If you struggle with creative thinking, you may just need to realize that creativity manifests itself in a variety of ways. You don’t have to be a free-spirited, artsy type to benefit from creativity. You just have to be willing to look at things from different perspectives, be open to new experiences, and let creativity work for you and your life.
Creativity is a lifelong endeavor. It isn’t something that is out of your reach. You can have it, and you will have it, if you want it and work for it. And if you keep wanting it and working for it, it will stick around and benefit your life for years to come.
To the people who think they are already creative
As hard as it is to help people who don’t think they’re creative, it is just as hard, in some ways, to help people who believe they are “already” creative and so don’t need to do anything to work their creative muscles.
If this is you, I want to first applaud you for owning your creativity. That’s no small feat, and it’s wonderful that you are confident enough to step up and say, “I am creative.”
I also want to say that no matter how creative you are, that creativity can and will slip through your fingers if you don’t continue to exercise it. Like a muscle, it will atrophy if not used properly and often.
Here are three things I want people in this group to remember:
No one “solves” creativity.
Creativity is not a question with a single, clear cut answer. It is not a problem with a simple solution. No one can “figure it out” and then never have to “figure it out” again.
Creativity means different things to different people at different times. How you use your creativity today may not be how you use it tomorrow. That’s why it’s important to recognize creativity as a lifelong endeavor—so you will keep working at it and applying it to the different stages in your life. Don’t think you’ve solved creativity; it doesn’t work that way.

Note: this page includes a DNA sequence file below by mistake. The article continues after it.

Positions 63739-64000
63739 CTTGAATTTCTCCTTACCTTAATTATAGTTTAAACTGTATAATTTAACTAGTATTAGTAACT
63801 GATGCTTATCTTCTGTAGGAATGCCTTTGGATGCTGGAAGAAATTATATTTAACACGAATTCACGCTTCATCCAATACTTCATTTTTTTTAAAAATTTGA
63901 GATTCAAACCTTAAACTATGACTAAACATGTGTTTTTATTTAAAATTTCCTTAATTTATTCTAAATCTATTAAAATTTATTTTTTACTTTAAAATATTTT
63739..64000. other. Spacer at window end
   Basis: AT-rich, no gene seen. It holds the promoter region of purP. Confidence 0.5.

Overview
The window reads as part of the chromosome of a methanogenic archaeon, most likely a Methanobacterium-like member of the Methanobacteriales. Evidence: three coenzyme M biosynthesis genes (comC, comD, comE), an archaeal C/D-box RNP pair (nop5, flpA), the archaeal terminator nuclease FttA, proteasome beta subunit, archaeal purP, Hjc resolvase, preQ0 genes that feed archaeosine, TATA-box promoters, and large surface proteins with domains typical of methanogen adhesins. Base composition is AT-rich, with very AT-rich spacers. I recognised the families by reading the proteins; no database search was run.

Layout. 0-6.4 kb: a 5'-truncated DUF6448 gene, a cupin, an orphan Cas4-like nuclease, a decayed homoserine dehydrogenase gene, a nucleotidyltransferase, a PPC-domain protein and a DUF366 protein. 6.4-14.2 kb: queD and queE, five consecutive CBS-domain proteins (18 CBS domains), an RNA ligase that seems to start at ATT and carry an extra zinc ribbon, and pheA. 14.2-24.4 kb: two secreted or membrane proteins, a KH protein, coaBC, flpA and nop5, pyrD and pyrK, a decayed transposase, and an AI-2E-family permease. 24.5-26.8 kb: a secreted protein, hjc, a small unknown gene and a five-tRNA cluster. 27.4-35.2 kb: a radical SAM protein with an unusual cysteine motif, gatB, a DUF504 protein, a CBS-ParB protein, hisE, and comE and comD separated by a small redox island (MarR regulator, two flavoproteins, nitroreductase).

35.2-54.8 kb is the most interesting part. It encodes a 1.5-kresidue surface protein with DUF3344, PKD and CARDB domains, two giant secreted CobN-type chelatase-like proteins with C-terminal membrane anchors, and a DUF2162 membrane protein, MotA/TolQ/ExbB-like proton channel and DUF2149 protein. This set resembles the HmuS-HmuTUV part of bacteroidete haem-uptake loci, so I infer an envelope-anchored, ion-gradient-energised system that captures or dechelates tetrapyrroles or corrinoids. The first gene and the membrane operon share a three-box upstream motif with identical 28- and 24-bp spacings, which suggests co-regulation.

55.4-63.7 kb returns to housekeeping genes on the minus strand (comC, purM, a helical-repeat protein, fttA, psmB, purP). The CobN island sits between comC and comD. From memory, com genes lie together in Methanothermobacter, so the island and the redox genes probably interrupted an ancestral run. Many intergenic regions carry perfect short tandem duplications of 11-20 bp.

You are constantly evolving.
Again, creativity is very personal. How you use it depends on your emotions, your circumstances, and your desires. And guess what? Those things are constantly changing, because you are constantly changing.
You are not the same person you were yesterday, and you’re definitely not the same person you were a year ago, or five years ago. You are growing and evolving, always. Make sure your creativity is growing and evolving with you. If you don’t, you might reach a point where you feel like your creativity doesn’t serve you anymore.
Your creativity isn’t a given.
I say this with a little bit of tough love: your creativity isn’t a given. The fact that creativity isn’t a fixed trait works both ways: people who think they don’t have it can build it, and people who think they do have it can lose it. Not that it will disappear entirely, but your access to it will diminish, so much so that you’ll feel like you’ve lost your creative spark.
The most common way I see this happen is when people take their creativity for granted. That might mean not using it enough, ignoring it entirely, or using it in the same ways over and over again (without challenge or innovation).
Creativity can also slip away as a result of life circumstances. Things like stress and overwhelm can make you less likely to use your creativity, as can mental health struggles or a lack of self-confidence.
Why it happens isn’t as important as recognizing that it can happen, even to the most creative people. If you want to prevent your creative muscles from getting out of shape, you have to keep exercising them.
Whether you think you aren’t creative or you’ve been taking your natural creativity for granted, creativity is a lifelong endeavor, and it needs to be treated as such. Fight to build and/or maintain your creativity. Don’t give up on it or assume you’ve cracked the creative code. Keep working to exercise your creative muscle. That is the only surefire way to be as creatively strong as you want to be.
Start down a more creative path today.